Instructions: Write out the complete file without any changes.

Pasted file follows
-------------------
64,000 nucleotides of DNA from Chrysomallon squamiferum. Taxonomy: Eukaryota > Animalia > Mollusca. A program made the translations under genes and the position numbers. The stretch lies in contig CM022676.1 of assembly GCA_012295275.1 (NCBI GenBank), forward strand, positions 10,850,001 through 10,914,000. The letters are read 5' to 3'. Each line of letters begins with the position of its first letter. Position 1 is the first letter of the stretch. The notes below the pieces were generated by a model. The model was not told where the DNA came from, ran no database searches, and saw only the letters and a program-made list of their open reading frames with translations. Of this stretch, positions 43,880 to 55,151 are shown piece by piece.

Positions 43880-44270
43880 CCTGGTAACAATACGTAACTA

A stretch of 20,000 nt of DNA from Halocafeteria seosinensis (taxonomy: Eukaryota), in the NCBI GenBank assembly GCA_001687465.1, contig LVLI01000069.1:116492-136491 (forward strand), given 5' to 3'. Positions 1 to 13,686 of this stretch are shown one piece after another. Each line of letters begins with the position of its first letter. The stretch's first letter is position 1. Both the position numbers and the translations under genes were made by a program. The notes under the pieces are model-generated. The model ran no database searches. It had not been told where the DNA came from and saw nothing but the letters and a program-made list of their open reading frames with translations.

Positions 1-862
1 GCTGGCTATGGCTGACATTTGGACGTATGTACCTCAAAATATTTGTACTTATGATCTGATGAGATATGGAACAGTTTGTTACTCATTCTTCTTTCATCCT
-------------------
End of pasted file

64,000 nucleotides of DNA from Chrysomallon squamiferum. Taxonomy: Eukaryota > Animalia > Mollusca. A program made the translations under genes and the position numbers. The stretch lies in contig CM022676.1 of assembly GCA_012295275.1 (NCBI GenBank), forward strand, positions 10,850,001 through 10,914,000. The letters are read 5' to 3'. Each line of letters begins with the position of its first letter. Position 1 is the first letter of the stretch. The notes below the pieces were generated by a model. The model was not told where the DNA came from, ran no database searches, and saw only the letters and a program-made list of their open reading frames with translations. Of this stretch, positions 43,880 to 55,151 are shown piece by piece.

Positions 43880-44270
43880 CCTGGTAACAATACGTAACTA

A stretch of 20,000 nt of DNA from Halocafeteria seosinensis (taxonomy: Eukaryota), in the NCBI GenBank assembly GCA_001687465.1, contig LVLI01000069.1:116492-136491 (forward strand), given 5' to 3'. Positions 1 to 13,686 of this stretch are shown one piece after another. Each line of letters begins with the position of its first letter. The stretch's first letter is position 1. Both the position numbers and the translations under genes were made by a program. The notes under the pieces are model-generated. The model ran no database searches. It had not been told where the DNA came from and saw nothing but the letters and a program-made list of their open reading frames with translations.

Positions 1-862
1 GCTGGCTATGGCTGACATTTGGACGTATGTACCTCAAAATATTTGTACTTATGATCTGATGAGATATGGAACAGTTTGTTACTCATTCTTCTTTCATCCT